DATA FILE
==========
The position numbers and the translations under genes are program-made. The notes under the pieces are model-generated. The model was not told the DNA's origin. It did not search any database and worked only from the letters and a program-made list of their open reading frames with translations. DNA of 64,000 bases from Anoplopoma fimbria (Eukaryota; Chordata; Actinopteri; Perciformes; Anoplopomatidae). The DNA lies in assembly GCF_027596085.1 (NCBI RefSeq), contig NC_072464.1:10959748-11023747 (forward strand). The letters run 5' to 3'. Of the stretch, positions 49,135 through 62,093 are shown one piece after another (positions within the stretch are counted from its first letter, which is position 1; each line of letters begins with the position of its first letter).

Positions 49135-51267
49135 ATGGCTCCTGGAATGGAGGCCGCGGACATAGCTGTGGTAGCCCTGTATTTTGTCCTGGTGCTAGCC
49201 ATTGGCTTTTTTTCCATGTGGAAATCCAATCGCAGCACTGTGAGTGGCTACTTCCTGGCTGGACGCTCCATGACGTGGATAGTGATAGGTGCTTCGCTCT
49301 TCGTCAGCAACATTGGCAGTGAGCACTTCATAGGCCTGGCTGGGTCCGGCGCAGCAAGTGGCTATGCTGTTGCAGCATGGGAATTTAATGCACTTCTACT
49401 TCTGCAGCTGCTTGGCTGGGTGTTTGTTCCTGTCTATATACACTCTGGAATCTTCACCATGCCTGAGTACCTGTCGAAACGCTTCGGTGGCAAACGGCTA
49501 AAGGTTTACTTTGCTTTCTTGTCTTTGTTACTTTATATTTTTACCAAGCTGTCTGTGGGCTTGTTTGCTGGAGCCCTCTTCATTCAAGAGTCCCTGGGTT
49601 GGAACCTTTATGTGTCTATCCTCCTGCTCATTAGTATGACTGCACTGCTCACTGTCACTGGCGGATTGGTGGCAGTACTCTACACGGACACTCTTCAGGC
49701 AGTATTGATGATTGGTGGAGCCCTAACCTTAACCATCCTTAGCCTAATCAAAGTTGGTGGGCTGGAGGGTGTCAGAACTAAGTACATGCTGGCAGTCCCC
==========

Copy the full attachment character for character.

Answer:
The position numbers and the translations under genes are program-made. The notes under the pieces are model-generated. The model was not told the DNA's origin. It did not search any database and worked only from the letters and a program-made list of their open reading frames with translations. DNA of 64,000 bases from Anoplopoma fimbria (Eukaryota; Chordata; Actinopteri; Perciformes; Anoplopomatidae). The DNA lies in assembly GCF_027596085.1 (NCBI RefSeq), contig NC_072464.1:10959748-11023747 (forward strand). The letters run 5' to 3'. Of the stretch, positions 49,135 through 62,093 are shown one piece after another (positions within the stretch are counted from its first letter, which is position 1; each line of letters begins with the position of its first letter).

Positions 49135-51267
49135 ATGGCTCCTGGAATGGAGGCCGCGGACATAGCTGTGGTAGCCCTGTATTTTGTCCTGGTGCTAGCC
49201 ATTGGCTTTTTTTCCATGTGGAAATCCAATCGCAGCACTGTGAGTGGCTACTTCCTGGCTGGACGCTCCATGACGTGGATAGTGATAGGTGCTTCGCTCT
49301 TCGTCAGCAACATTGGCAGTGAGCACTTCATAGGCCTGGCTGGGTCCGGCGCAGCAAGTGGCTATGCTGTTGCAGCATGGGAATTTAATGCACTTCTACT
49401 TCTGCAGCTGCTTGGCTGGGTGTTTGTTCCTGTCTATATACACTCTGGAATCTTCACCATGCCTGAGTACCTGTCGAAACGCTTCGGTGGCAAACGGCTA
49501 AAGGTTTACTTTGCTTTCTTGTCTTTGTTACTTTATATTTTTACCAAGCTGTCTGTGGGCTTGTTTGCTGGAGCCCTCTTCATTCAAGAGTCCCTGGGTT
49601 GGAACCTTTATGTGTCTATCCTCCTGCTCATTAGTATGACTGCACTGCTCACTGTCACTGGCGGATTGGTGGCAGTACTCTACACGGACACTCTTCAGGC
49701 AGTATTGATGATTGGTGGAGCCCTAACCTTAACCATCCTTAGCCTAATCAAAGTTGGTGGGCTGGAGGGTGTCAGAACTAAGTACATGCTGGCAGTCCCC